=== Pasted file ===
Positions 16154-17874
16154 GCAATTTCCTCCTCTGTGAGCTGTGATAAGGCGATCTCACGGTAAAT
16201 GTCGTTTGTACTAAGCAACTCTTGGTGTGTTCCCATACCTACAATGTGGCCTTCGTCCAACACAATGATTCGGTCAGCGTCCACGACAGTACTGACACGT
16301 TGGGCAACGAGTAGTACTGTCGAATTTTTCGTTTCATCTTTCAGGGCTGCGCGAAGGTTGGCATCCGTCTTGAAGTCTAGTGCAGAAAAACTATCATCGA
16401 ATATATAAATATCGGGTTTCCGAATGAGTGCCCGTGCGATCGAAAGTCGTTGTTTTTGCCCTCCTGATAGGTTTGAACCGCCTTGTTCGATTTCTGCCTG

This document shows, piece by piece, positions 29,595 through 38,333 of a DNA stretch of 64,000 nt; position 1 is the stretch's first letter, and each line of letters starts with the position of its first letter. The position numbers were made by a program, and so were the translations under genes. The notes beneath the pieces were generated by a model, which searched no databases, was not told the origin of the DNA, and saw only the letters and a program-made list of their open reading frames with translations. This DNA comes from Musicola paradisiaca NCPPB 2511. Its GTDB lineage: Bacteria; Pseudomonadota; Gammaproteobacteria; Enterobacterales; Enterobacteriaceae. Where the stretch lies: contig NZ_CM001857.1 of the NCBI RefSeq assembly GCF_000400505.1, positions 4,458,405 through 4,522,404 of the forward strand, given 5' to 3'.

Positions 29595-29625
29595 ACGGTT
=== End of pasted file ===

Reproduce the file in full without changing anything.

Positions 16154-17874
16154 GCAATTTCCTCCTCTGTGAGCTGTGATAAGGCGATCTCACGGTAAAT
16201 GTCGTTTGTACTAAGCAACTCTTGGTGTGTTCCCATACCTACAATGTGGCCTTCGTCCAACACAATGATTCGGTCAGCGTCCACGACAGTACTGACACGT
16301 TGGGCAACGAGTAGTACTGTCGAATTTTTCGTTTCATCTTTCAGGGCTGCGCGAAGGTTGGCATCCGTCTTGAAGTCTAGTGCAGAAAAACTATCATCGA
16401 ATATATAAATATCGGGTTTCCGAATGAGTGCCCGTGCGATCGAAAGTCGTTGTTTTTGCCCTCCTGATAGGTTTGAACCGCCTTGTTCGATTTCTGCCTG

This document shows, piece by piece, positions 29,595 through 38,333 of a DNA stretch of 64,000 nt; position 1 is the stretch's first letter, and each line of letters starts with the position of its first letter. The position numbers were made by a program, and so were the translations under genes. The notes beneath the pieces were generated by a model, which searched no databases, was not told the origin of the DNA, and saw only the letters and a program-made list of their open reading frames with translations. This DNA comes from Musicola paradisiaca NCPPB 2511. Its GTDB lineage: Bacteria; Pseudomonadota; Gammaproteobacteria; Enterobacterales; Enterobacteriaceae. Where the stretch lies: contig NZ_CM001857.1 of the NCBI RefSeq assembly GCF_000400505.1, positions 4,458,405 through 4,522,404 of the forward strand, given 5' to 3'.

Positions 29595-29625
29595 ACGGTT